Access

You are not currently logged in.

Access your personal account or get JSTOR access through your library or other institution:

login

Log in to your personal account or through your institution.

If you need an accessible version of this item please contact JSTOR User Support

New Technologies and Language Change: Toward an Anthropology of Linguistic Frontiers

Susan E. Cook
Annual Review of Anthropology
Vol. 33 (2004), pp. 103-115
Published by: Annual Reviews
Stable URL: http://www.jstor.org/stable/25064847
Page Count: 13
  • Read Online (Free)
  • Download ($36.00)
  • Cite this Item
If you need an accessible version of this item please contact JSTOR User Support
New Technologies and Language Change: Toward an Anthropology of Linguistic Frontiers
Preview not available

Abstract

Research to date on the relationship between new communications technologies and language emphasizes linguistic and social differences between online and off-line interactions and the impact of global English on the non-English-speaking world. These studies conclude, for the most part, that computer-mediated communication reproduces the social, political, and economic relations that exist in the real world. Related areas of research, including ethnographies of global hip hop and studies of urban hybrid language varieties, offer important models for using anthropological approaches to advance our understanding of the interconnections and situated-ness, of language, new technologies, global media, and social change.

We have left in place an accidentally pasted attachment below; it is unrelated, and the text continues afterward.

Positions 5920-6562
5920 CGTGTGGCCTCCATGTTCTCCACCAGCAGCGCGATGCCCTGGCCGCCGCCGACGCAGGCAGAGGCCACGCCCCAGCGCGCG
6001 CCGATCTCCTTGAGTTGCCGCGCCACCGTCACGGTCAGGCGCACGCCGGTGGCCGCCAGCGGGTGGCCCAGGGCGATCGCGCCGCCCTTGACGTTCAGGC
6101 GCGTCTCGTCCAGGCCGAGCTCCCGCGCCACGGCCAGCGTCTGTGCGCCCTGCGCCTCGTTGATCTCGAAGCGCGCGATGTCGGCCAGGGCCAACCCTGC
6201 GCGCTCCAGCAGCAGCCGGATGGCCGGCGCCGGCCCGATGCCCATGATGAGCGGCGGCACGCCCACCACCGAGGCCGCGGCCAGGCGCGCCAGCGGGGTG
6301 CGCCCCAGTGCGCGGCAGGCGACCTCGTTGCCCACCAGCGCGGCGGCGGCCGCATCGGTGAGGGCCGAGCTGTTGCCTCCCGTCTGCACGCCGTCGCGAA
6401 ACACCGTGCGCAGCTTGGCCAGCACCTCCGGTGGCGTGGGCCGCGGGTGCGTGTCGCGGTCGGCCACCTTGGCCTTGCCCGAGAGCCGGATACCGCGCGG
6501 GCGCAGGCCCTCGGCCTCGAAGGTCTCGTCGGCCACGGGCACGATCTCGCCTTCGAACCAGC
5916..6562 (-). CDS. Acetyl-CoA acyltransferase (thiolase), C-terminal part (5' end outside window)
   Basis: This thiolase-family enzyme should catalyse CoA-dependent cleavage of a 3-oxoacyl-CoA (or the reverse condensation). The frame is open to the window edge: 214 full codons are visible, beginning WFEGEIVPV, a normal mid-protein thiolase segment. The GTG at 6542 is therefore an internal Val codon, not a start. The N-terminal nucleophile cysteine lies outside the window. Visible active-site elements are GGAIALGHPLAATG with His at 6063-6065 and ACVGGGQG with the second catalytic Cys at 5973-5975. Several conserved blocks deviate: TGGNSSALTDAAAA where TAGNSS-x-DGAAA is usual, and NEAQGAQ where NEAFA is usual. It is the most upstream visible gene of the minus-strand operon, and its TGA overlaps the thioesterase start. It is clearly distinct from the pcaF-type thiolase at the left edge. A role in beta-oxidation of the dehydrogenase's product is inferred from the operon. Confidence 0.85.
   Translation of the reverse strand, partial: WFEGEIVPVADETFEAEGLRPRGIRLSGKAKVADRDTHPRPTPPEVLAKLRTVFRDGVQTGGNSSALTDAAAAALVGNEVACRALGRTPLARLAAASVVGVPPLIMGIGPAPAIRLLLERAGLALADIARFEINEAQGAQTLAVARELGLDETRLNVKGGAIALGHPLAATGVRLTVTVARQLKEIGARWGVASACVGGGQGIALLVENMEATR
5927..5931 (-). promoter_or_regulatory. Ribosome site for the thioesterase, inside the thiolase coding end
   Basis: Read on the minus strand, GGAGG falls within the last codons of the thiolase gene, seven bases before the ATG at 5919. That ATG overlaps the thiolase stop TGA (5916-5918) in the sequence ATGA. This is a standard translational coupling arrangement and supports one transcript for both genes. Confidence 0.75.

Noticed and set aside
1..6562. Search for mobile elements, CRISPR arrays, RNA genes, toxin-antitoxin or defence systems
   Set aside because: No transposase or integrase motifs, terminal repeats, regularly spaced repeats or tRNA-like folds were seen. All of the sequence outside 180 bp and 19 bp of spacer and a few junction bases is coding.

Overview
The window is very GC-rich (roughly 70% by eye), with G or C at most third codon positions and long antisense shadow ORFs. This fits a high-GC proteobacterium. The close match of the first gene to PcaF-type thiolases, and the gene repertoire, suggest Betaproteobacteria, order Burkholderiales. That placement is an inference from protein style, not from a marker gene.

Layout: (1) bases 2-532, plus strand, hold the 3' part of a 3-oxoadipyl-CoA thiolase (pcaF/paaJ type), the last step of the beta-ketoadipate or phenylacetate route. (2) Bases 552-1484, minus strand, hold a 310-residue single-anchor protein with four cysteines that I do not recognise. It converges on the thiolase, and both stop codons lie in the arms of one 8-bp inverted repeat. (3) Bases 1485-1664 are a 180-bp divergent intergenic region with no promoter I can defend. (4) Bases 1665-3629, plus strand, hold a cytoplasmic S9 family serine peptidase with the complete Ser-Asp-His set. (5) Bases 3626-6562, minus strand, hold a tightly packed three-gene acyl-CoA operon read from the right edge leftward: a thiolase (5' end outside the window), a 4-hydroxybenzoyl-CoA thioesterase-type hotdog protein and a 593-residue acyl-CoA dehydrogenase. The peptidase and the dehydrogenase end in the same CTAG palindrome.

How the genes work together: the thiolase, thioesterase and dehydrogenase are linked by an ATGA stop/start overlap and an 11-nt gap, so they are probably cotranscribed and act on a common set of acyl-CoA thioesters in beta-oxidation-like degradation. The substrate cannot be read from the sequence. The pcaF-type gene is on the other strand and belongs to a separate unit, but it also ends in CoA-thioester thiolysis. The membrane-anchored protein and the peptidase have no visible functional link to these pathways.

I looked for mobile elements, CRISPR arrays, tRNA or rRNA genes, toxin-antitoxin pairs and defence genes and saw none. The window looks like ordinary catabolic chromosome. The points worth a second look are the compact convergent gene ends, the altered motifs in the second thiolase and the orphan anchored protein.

Page Thumbnails

  • Thumbnail: Page 
103
    103
  • Thumbnail: Page 
104
    104
  • Thumbnail: Page 
105
    105
  • Thumbnail: Page 
106
    106
  • Thumbnail: Page 
107
    107
  • Thumbnail: Page 
108
    108
  • Thumbnail: Page 
109
    109
  • Thumbnail: Page 
110
    110
  • Thumbnail: Page 
111
    111
  • Thumbnail: Page 
112
    112
  • Thumbnail: Page 
113
    113
  • Thumbnail: Page 
114
    114
  • Thumbnail: Page 
115
    115